You are not going to believe this. My best friend, Bob, invited me to a Halloween party in a morgue!
I am a qualified doctor. While in medical school, I drifted away from mundane medical subjects, removed body parts from dead bodies in the morgue, and assembled them to make another human.
My friends found it nauseating and avoided my presence. But Bob understood my obsession and used to tell me I was an artist of a particular kind. Unfortunately, however much I tried to breathe life into those assembled bodies, I couldn’t come anywhere close to Victor Frankenstein in Mary Shelly’s novel.
Bob urged me to go the extra mile and have genuine body parts of dead people at his Halloween party. He knew all about my fascination for human body parts. We’d had a bet to see who could make the scariest party ever. He winked and said he would help me get what I wanted at the party.
The unmarked morgue in the hospital was in the basement where I had dumped all the body parts. I could smell the strange smell of the barbecue coming out of the kitchen located next to it. I wondered what was cooking!
Bob was spitting on food to ensure his germs were on everything and continued with his disgusting acts. He made the party go wild with eerie music, and people dressed as zombies made strange moves. I attended the party dressed like a surgeon at the operating table wearing a blood-soaked coat, mask and a string of surgical instruments hanging around my neck.
The party was electric, everyone feeding off of the smiles and fast dancing. In the dark of the place, the booze and mind-blowing drugs were making rounds.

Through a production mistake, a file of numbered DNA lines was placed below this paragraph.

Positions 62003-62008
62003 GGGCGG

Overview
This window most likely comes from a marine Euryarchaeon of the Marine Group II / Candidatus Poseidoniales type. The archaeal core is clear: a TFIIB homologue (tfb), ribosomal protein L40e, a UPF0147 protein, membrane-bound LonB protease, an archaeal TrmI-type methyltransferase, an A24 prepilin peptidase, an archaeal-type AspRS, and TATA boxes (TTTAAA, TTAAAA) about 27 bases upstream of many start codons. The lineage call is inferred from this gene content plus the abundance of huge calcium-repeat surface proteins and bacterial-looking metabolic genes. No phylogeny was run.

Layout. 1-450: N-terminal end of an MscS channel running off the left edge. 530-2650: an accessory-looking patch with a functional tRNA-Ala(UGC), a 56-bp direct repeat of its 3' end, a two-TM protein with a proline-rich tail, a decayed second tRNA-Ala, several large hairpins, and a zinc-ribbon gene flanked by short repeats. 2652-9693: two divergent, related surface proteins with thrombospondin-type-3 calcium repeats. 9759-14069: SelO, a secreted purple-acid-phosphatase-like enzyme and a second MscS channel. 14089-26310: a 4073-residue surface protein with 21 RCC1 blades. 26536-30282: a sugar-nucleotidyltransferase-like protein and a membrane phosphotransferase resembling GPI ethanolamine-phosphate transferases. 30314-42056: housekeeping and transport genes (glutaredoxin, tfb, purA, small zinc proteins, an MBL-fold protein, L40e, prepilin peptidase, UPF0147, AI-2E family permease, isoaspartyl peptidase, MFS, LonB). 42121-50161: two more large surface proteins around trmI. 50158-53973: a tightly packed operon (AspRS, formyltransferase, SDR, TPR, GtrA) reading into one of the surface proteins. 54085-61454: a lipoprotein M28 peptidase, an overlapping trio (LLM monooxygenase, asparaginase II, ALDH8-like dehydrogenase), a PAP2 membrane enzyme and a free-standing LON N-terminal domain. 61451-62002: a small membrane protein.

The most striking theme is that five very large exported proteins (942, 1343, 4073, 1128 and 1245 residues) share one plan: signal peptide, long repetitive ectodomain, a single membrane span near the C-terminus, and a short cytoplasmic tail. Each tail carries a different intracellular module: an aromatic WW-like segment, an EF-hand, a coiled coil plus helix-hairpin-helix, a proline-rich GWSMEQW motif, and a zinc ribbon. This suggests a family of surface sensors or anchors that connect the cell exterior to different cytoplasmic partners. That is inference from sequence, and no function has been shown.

Bob was absent for some time and suddenly made a grand entry with his companion, Jen, dressed only in a hospital gown. The girls dressed as zombies with body parts I had brought moved in close to her in a circle. Bob stood in a corner swinging a shank he’d made by snapping a plastic spoon.
Suddenly, someone dimmed the lights to the minimum. The ear-splitting social-reject music didn’t seem to have any effect on the party-goers. It was meant to muffle the screams.
I threw a blanket over Jen and held her arms in tight. In seconds the needle was in her left buttock, and a dose of tranquillizer was in. No one noticed Jen still on the floor in the bedlam, a glint of white plastic sticking out of her abdomen and blood pooling on the floor. The colour had drained from her face, and her hands twitched involuntarily.
I reached the double doors of the morgue, and without pause, I pushed with my body weight. My hands held the blood-soaked parcel tight. The doors swung open soundlessly and with ease. A draft of air hit my face, warm and with a tincture of bleach.
I had finally found the kidneys my wife needed.